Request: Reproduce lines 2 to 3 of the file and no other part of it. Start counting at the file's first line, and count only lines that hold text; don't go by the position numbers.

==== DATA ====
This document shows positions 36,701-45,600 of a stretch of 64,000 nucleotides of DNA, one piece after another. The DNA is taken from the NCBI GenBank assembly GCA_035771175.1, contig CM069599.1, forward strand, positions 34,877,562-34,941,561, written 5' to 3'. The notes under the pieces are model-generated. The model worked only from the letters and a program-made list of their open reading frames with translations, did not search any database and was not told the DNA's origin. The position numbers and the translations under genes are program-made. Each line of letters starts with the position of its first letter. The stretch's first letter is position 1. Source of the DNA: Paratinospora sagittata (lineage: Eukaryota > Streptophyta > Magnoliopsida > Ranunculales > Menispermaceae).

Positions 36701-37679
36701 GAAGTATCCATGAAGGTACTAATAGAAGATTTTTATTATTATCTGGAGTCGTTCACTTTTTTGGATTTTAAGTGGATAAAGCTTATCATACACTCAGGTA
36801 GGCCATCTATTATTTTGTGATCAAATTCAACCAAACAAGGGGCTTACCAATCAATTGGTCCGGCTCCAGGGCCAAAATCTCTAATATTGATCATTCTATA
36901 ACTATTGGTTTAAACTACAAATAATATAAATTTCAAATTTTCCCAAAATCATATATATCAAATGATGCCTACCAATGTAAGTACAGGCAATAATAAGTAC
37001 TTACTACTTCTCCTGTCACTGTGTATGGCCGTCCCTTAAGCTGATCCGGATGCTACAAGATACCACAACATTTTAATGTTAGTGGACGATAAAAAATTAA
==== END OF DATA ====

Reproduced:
Positions 36701-37679
36701 GAAGTATCCATGAAGGTACTAATAGAAGATTTTTATTATTATCTGGAGTCGTTCACTTTTTTGGATTTTAAGTGGATAAAGCTTATCATACACTCAGGTA